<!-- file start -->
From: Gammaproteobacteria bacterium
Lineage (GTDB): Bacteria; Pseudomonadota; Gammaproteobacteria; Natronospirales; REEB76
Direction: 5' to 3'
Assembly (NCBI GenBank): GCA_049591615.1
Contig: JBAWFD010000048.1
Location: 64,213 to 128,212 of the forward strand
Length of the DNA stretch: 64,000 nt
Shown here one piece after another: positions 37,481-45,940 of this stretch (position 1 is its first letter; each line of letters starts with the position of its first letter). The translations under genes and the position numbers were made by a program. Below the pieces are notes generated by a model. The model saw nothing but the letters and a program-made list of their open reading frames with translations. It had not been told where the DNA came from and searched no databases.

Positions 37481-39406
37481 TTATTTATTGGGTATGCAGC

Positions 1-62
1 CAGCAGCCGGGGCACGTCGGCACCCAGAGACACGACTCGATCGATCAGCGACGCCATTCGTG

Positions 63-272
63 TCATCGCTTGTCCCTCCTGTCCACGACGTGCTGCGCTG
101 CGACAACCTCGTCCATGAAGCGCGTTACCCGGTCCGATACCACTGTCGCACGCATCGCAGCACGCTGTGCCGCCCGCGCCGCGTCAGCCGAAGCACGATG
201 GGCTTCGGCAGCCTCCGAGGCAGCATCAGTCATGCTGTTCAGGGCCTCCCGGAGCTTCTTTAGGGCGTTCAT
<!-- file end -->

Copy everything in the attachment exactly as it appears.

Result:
From: Gammaproteobacteria bacterium
Lineage (GTDB): Bacteria; Pseudomonadota; Gammaproteobacteria; Natronospirales; REEB76
Direction: 5' to 3'
Assembly (NCBI GenBank): GCA_049591615.1
Contig: JBAWFD010000048.1
Location: 64,213 to 128,212 of the forward strand
Length of the DNA stretch: 64,000 nt
Shown here one piece after another: positions 37,481-45,940 of this stretch (position 1 is its first letter; each line of letters starts with the position of its first letter). The translations under genes and the position numbers were made by a program. Below the pieces are notes generated by a model. The model saw nothing but the letters and a program-made list of their open reading frames with translations. It had not been told where the DNA came from and searched no databases.

Positions 37481-39406
37481 TTATTTATTGGGTATGCAGC

Positions 1-62
1 CAGCAGCCGGGGCACGTCGGCACCCAGAGACACGACTCGATCGATCAGCGACGCCATTCGTG

Positions 63-272
63 TCATCGCTTGTCCCTCCTGTCCACGACGTGCTGCGCTG
101 CGACAACCTCGTCCATGAAGCGCGTTACCCGGTCCGATACCACTGTCGCACGCATCGCAGCACGCTGTGCCGCCCGCGCCGCGTCAGCCGAAGCACGATG
201 GGCTTCGGCAGCCTCCGAGGCAGCATCAGTCATGCTGTTCAGGGCCTCCCGGAGCTTCTTTAGGGCGTTCAT